Ghosthunter | Press | Fangoria

Fangoria - issue #208

  • Short horror films vary enormously, from slick, professional works to the Dad-can-I-borrow-the-camcorder school of moviemaking. Ghosthunter, a recently completed short by British duo Alison Reddihough and Simon Corris, definitely falls into the former category, shot on 35mm at the legendary Pinewood Studios with the assistance of some of the biggest names in British cinema.

  • The 20-minute film stars highly respected stage, film and television actor Frank Finlay (Van Helsing in the 1977 BBC version of Dracula) as a widower searching for a way to ease his pain by contacting his dead wife. In a strange English village, he meets a young historian (played by Reddihough, who shared writing and producing duties with director Corris) investigating tales of a sinister Victorian organisation. It is behind the scenes that Ghosthunter really scores, with four massively experienced “consultants” helping out: production designer Peter (Aliens) Lamont, composer Barrington (Inspector Morse) Pheloung, sound man Mark (Elizabeth) Auguste and legendary cinematographer Freddie Francis.

    ”We just asked the consultants and they liked what we were doing and liked us, and they very generously agreed to add their names to the project and provide us with advice,” explains Reddihough. “Freddie and Barrington Pheloung were the first to come aboard, and their confidence in us probably helped to attract other people. It was through Freddie that we got Gavin Struthers, our DP, who is on the Freddie Francis Scholarship at film school.”

    Francis, the recipient of Lifetime Awards from both the ASC and BSC, is one of the greatest living cinematographers and twice an Oscar winner, with a list of credits that includes The Innocents, Dune, The Elephant Man and Cape Fear. He is also, of course, a veteran horror director himself, having helmed such frightfests as Dr Terror’s House of Horrors, Tales from the Crypt and The Evil of Frankenstein.

    ”Gavin had almost finished his course at the National Film School,” Francis recalls. “I thought he was quite good, so when Alison and Simon approached me, I suggested that they let my scholarship boy do their film. Of course, I was then involved on both sides. And I supplied my gaffer, Maurice Gillett who was in the army with me; he’s a wonderful guy, so I put him there to keep an eye on Gavin.” Gillett’s résumé includes The Innocents and Batman; also on the crew were experienced camera operators Rodrigo Gutierrez and Trevor (The Phantom Menace) Coop.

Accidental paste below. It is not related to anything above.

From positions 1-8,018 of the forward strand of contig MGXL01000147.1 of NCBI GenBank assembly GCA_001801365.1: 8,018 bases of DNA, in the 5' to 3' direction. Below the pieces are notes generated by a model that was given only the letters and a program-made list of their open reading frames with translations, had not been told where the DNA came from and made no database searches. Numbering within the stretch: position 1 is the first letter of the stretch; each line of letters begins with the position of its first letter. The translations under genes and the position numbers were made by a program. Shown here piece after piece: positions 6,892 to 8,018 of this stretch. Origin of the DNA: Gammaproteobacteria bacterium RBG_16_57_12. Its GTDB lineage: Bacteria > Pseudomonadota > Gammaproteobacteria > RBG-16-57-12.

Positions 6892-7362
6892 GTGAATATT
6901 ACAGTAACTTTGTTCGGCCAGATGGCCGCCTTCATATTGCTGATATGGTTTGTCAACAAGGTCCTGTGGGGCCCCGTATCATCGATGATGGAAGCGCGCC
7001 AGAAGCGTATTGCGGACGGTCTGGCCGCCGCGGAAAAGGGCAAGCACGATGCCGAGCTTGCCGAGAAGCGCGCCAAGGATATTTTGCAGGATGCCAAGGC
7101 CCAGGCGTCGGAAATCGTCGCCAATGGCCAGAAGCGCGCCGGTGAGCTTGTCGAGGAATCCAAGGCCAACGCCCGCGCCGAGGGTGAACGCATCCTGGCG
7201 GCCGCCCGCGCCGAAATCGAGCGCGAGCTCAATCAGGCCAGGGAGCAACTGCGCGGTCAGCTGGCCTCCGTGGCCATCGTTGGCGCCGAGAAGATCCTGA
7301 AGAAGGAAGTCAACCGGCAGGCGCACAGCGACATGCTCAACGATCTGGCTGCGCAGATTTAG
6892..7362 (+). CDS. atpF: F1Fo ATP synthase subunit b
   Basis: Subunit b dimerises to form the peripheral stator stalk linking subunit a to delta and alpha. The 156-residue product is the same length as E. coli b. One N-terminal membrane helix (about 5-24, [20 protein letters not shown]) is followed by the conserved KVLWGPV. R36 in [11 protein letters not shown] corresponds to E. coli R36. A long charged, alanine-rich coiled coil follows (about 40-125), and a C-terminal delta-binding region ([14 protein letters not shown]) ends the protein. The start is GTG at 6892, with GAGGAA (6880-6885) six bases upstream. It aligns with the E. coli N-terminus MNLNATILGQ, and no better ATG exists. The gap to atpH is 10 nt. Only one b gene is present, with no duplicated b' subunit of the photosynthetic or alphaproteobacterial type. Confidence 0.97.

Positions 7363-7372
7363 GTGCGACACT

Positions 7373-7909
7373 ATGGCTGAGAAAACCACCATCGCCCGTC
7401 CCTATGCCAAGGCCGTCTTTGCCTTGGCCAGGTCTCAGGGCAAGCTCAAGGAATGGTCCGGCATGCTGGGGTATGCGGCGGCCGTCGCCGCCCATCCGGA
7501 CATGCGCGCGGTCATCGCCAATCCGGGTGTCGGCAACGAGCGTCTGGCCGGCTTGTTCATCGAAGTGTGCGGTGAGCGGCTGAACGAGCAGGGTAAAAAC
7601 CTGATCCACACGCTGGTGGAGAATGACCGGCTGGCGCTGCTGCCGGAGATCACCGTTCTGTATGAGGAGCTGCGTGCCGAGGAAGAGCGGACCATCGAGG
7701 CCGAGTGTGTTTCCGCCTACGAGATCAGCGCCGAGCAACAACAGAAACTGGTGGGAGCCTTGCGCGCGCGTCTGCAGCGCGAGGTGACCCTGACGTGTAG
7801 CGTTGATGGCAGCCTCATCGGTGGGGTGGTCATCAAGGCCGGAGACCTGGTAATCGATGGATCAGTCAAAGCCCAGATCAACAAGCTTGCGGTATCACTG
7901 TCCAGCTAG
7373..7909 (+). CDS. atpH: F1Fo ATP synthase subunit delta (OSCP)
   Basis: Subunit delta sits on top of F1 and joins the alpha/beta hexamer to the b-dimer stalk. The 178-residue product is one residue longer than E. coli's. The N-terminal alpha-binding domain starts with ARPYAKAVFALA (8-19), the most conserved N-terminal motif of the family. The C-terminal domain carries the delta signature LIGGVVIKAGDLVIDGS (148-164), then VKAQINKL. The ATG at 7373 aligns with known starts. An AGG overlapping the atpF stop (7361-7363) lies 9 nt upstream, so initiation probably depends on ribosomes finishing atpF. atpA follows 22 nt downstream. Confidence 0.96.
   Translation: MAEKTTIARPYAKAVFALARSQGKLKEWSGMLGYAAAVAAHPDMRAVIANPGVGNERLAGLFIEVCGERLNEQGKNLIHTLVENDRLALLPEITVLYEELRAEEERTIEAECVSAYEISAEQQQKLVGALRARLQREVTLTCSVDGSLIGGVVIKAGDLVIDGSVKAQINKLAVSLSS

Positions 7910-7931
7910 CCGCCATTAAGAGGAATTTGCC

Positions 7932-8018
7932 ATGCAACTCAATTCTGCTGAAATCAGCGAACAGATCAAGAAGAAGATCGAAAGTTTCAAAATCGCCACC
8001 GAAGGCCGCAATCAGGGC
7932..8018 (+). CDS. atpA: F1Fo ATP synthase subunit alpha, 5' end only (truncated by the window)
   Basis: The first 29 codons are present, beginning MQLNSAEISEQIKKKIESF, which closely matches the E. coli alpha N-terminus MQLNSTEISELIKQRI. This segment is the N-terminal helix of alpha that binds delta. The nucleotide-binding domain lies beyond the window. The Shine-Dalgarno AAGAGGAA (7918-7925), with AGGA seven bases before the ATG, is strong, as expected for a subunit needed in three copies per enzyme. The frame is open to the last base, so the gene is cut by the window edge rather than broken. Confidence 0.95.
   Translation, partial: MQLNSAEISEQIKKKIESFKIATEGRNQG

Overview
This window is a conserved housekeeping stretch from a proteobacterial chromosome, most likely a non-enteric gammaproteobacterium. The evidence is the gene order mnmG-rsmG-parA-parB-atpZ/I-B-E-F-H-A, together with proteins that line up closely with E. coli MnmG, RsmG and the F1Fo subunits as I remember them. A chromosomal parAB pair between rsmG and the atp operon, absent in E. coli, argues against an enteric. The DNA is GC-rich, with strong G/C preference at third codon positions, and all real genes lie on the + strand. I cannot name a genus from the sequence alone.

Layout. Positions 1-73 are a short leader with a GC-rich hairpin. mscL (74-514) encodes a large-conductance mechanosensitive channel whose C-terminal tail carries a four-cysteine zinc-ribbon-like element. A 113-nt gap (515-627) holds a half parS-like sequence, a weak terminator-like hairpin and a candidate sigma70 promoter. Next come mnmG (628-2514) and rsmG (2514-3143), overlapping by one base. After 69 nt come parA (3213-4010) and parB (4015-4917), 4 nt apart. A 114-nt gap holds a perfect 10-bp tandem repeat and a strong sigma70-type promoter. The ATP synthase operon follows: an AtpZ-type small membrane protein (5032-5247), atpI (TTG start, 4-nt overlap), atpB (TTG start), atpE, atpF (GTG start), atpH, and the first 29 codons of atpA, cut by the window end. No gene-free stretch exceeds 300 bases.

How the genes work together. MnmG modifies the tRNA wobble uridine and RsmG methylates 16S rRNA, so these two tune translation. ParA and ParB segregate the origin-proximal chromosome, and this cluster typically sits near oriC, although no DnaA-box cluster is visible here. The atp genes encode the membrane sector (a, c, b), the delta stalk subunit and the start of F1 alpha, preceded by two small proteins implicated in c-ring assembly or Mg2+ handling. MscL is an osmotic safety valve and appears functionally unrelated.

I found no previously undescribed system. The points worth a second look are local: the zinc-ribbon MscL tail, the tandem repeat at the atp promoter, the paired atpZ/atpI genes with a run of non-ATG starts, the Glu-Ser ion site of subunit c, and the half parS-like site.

”I fear for the state of the business in this country,” says Francis, echoing the thoughts of many in the British film industry. “There are so many kids who want to get into it -­ too many kids actually, most of whom won’t get in. But Gavin Struthers is a good lad, and I felt Simon and Alison were keen, and I thought, ‘Get them together and something good might come out of it.’”

    ”Freddie came to several meetings and came down to look around the sets,” Reddihough recalls. “The consultants all acted as mentors to the people doing the actual jobs. The budget for the film was £30,000 [about $42,500 U.S.], all privately funded. We’ve tried to make a short that looks like a feature, with the same production qualities.” Sponsorship from Pinewood Studios, The Computer Film Company, Quantel, Panavision, Kodak and others helped to boost the on-screen budget, resulting in one of the finest British short films in many years. Ghosthunter premiered in England last December, 11 months after it was shot.

    But there is more to the project than just the film. A behind-the-scenes book ­ How to Make Great Short Feature Films: The Making of Ghosthunter by Ian Lewis - has been published, complete with a DVD featuring the whole film, a documentary and extensive supplementary features. For ordering details, go to

    ”I thought it was a worthwhile project,” says Francis of Ghosthunter. “An awful lot of movies I get approached about I don’t touch, but this one I thought, ‘Give it a chance’ ­ - mainly because of their enthusiasm. Enthusiasm is almost 110% of this business anyway.”

    So is the 83-year-old veteran of more than 70 films, whose last credit was David Lynch’s The Straight Story, now ready to retire?

    ”Unless somebody offers me something I feel like doing,” he smiles, “I’m not prepared to do just any old film.”

    M. J. Simpson

    Published November 2001
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